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AlteredBeast's Achievements


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  1. This is certainly the case in CA. I should add that instead of physician supervision NP's need something called collaboration which ultimately boils down to some line of communication being available with a physician somehow somewhere I think. NP's don't need any chart cosigning, which is why I attribute NP's being so popular around here, aside from sheer number. I could be wrong though. The lobby is strong with them.
  2. NPs already have pseudo- independence here. They don't need SP to co-sign any chart. That's all it takes for large systems to prefer to hire NPs. I think the docs that are employees of the big machine like it too, no added responsibility to them.
  3. Technically the scope of practice is determined by the supervising physician at the practice level, regardless of what you are capable of. You are not the pcp I presume, so chronic problems are referred to them. If it is acute you would send to UC? Or treat? I've never done home health, not sure.
  4. If you're looking to do the medicare type wellness exams, (I assume that's what's going on here.) You want to look for a group that usually has a separate department specifically designated to see the patients in this manner while also having the full gambit of pt services, pcp, specialty clinics, etc so you can refer the pt to the appropriate service when you find some pathology. You will find pathology. I don't know about the home health version, I imagine the work is much the same, it is very low stress and usually well paying, at least around here (California).
  5. This sounds like one of those doc in the box type urgent cares, except this one has 9 beds with ostentatious physicians running it.
  6. CA is a strange place, I've recently been seeing NP only positions when a PA would arguably be the better choice, outside of supervision requirements. I think CA is nursing territory to be honest.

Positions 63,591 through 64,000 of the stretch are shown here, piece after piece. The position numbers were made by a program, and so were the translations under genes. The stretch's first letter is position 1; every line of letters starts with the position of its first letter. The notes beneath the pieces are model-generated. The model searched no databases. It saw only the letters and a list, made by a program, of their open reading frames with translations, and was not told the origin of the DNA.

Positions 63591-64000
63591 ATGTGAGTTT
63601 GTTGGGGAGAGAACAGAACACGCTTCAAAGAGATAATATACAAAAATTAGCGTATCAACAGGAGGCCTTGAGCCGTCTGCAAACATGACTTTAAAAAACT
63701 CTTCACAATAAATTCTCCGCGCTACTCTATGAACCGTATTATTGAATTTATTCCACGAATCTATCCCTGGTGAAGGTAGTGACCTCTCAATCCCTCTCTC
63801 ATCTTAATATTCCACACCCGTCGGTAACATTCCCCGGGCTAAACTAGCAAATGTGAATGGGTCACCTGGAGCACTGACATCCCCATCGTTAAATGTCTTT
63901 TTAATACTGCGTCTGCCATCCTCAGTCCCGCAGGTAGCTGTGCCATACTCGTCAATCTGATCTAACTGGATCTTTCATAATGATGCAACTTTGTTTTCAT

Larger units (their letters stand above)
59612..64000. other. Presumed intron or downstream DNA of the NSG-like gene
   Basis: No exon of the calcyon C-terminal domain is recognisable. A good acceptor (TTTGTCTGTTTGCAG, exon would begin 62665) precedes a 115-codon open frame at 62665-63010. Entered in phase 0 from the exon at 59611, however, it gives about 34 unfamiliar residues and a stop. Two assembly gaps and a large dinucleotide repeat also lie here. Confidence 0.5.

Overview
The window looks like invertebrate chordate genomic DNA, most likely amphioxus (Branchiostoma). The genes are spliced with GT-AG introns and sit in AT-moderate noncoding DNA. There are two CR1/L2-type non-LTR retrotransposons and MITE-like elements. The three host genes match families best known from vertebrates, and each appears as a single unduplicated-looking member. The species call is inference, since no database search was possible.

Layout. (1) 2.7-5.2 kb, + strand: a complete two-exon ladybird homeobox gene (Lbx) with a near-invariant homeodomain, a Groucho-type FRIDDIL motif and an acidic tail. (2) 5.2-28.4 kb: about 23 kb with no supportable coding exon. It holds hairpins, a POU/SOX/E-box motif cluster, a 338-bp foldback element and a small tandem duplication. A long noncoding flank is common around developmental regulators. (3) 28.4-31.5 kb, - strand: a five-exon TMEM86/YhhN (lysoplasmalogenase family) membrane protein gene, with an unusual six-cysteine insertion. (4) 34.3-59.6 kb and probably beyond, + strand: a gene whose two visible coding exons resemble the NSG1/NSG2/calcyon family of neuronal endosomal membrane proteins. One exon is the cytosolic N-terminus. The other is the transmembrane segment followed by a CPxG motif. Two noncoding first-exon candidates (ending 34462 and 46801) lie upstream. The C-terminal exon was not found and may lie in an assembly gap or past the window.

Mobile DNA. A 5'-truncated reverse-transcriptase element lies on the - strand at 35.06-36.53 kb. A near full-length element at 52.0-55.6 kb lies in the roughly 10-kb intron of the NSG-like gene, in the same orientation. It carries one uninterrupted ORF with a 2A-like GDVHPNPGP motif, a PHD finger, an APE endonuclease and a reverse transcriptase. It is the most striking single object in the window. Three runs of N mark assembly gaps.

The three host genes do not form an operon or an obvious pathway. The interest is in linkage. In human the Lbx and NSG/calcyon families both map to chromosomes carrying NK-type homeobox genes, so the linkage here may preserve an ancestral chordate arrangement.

7. Thanks for the replies. 3 twelves sounds do able. I've been looking into the Carolinas fellowship. Have to do some hard thinking, thanks again.
  8. TLDR: any inpatient med jobs that aren't 7 on 7 off? Long story short, been a PA for 6 years worked various outpatient jobs, family med, snot clinic, women's health etc.....bored out of my mind. Job I have now has great work life balance, 4 days a week, no weekends, no call, pay is great, good PTO. But, very little job satisfaction, and health benefits are poor. I realize that I get to focus more energy on life outside of work which translates to family, friends church, etc . Still can't shake the feeling that I'm wasting my training/ aptitude, which may be more of a work to live not live to work kind of thing, yet here I am. Did all my training at an academic hospital and I had an affinity for inpatient med in school, did a hospitalist elective rotation too. Also liked gen surg ( the non OR part). Since being out of school everything has seemed like immense levels of nonsense. I'd argue that 90% of outpatient acute visits don't need to happen, with a mix of arguing with patients that they don't need abx for booger nose followed by the verbal lambasting that's all too common either from angry gimmie gimmie patients or management. Thinking about going for a hospitalist residency if I can get it, cant seem to find any inpatient jobs around here ( So Cal) . This area is beyond NP friendly, as in prefer to hire NP's over PAs for admin reasons but that's another story. Are all inpatient med jobs 7 on 7 off? Wife absolutely won't let me work that schedule. I'm in So Cal, willing to move. Any info is helpful. I'm starting to consider leaving medicine permanently.